Over on the other side of the mind lies the box labeled “bad.” When we perceive something “bad,” we try to push it away. We try to deny it, reject it, fix it. We try to get rid of it any way we can. We fight against our own experience. We run from pieces of ourselves. Let us call this mental habit “rejecting.” Between these two reactions lies the “neutral” box. Here we place the experiences that are neither good nor bad. They are tepid, neutral, uninteresting. We pack experience away in the neutral box so that we can ignore it and thus return our attention to where the action is, namely, our endless round of desire and aversion. So this “neutral” category of experience gets robbed of its fair share of our attention. Let us call this mental habit “ignoring.” The direct result of all this lunacy is a perpetual 5treadmill race to nowhere, endlessly pounding after pleasure, endlessly fleeing from pain, and endlessly ignoring 90 percent of our experience. Then we wonder why life tastes so flat. In the final analysis this system does not work.
No matter how hard you pursue pleasure and success, there are times when you fail. No matter how fast you flee, there are times when pain catches up with you. And in between those times, life is so boring you could scream. Our minds are full of opinions and criticisms. We have built walls all around ourselves and are trapped in the prison of our own likes and dislikes. We suffer.
You can’t ever get everything you want. It is impossible. Luckily, there is another option. You can learn to control your mind, to step outside of the endless cycle of desire and aversion. You can learn not to want what you want, to recognize desires but not be controlled by them. This does not mean that you lie down on the road and invite everybody to walk all over you. It means that you continue to live a very normal-looking 6life, but live from a whole new viewpoint. You do the things that a person must do, but you are free from that obsessive and compulsive drivenness of your own desires. You want something, but you don’t need to chase after it. You fear something, but you don’t need to stand there quaking in your boots. This sort of mental cultivation is very difficult. It takes years. But trying to control everything is impossible; the difficult is preferable to the impossible.
You can’t make radical changes in the pattern of your life until you begin to see yourself exactly as you are now. As soon as you do that, changes will flow naturally. You don’t have to force anything, struggle, or obey rules dictated to you by some authority. It is automatic; you just change. But arriving at that initial insight is quite a task. You have to see who you are and how you are without illusion, judgment, or resistance of any kind. You have to see your place in society and your function as a social being. You have to see your duties and obligations to your fellow human beings, and above all, your responsibility to yourself as an individual living 7with other individuals. And finally, you have to see all of that clearly as a single unit, an irreducible whole of interrelationship. It sounds complex, but it can occur in a single instant. Mental cultivation through meditation is without rival in helping you achieve this sort of understanding and serene happiness.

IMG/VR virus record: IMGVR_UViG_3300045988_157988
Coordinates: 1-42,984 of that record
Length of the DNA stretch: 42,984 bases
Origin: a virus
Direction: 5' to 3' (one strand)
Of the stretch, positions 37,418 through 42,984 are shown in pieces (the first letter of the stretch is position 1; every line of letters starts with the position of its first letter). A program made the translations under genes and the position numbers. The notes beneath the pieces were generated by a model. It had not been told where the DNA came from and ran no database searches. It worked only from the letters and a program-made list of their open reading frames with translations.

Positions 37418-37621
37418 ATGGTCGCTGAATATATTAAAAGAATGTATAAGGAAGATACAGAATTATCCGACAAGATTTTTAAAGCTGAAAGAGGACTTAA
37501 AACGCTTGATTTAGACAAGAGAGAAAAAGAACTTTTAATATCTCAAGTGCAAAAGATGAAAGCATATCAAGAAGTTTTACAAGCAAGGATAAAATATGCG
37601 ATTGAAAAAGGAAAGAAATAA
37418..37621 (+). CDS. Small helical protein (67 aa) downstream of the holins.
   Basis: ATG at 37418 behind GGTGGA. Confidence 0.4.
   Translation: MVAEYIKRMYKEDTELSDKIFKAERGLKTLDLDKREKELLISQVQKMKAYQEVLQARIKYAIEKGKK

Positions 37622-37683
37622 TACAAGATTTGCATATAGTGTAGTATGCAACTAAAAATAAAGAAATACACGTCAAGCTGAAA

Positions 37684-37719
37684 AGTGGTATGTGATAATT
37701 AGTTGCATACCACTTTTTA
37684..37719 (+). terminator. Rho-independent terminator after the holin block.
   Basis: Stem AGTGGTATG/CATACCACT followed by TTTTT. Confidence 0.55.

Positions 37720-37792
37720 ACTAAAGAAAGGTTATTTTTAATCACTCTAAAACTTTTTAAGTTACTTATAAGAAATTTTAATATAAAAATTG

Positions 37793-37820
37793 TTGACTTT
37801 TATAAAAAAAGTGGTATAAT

Meditation is called the Great Teacher. It is the cleansing crucible fire that works slowly but surely, through understanding. The greater your understanding, the more flexible and tolerant, the more compassionate you can be. You become like a perfect parent or an ideal teacher. You are ready to forgive and forget. You feel love toward others because you understand them, and you understand others because you have understood yourself. You have looked deeply inside and seen self-illusion and your own human failings, seen your own humanity and learned to forgive and to love. When you have learned compassion for yourself, compassion for others is automatic. An accomplished meditator has achieved a profound understanding of life, and he or she 8inevitably relates to the world with a deep and uncritical love.
Meditation is a lot like cultivating a new land. To make a field out of a forest, first you have to clear the trees and pull out the stumps. Then you till the soil and fertilize it, sow your seed, and harvest your crops. To cultivate your mind, first you have to clear out the various irritants that are in the way — pull them right out by the root so that they won’t grow back. Then you fertilize: you pump energy and discipline into the mental soil. Then you sow the seed, and harvest your crops of faith, morality, mindfulness, and wisdom.
The purpose of meditation is personal transformation. The “you” that goes in one side of the meditation experience is not the same “you” that comes out the other side. Meditation changes your character by a process of sensitization, by making you deeply aware of your own thoughts, words, and deeds. Your arrogance evaporates, and your antagonism dries up. And your life smoothes out. Thus meditation, properly performed, prepares you to meet the ups and downs 9of existence. It reduces your tension, fear, and worry. Restlessness recedes and passion moderates. Things begin to fall into place, and your life becomes a glide instead of a struggle.
All of this happens through understanding.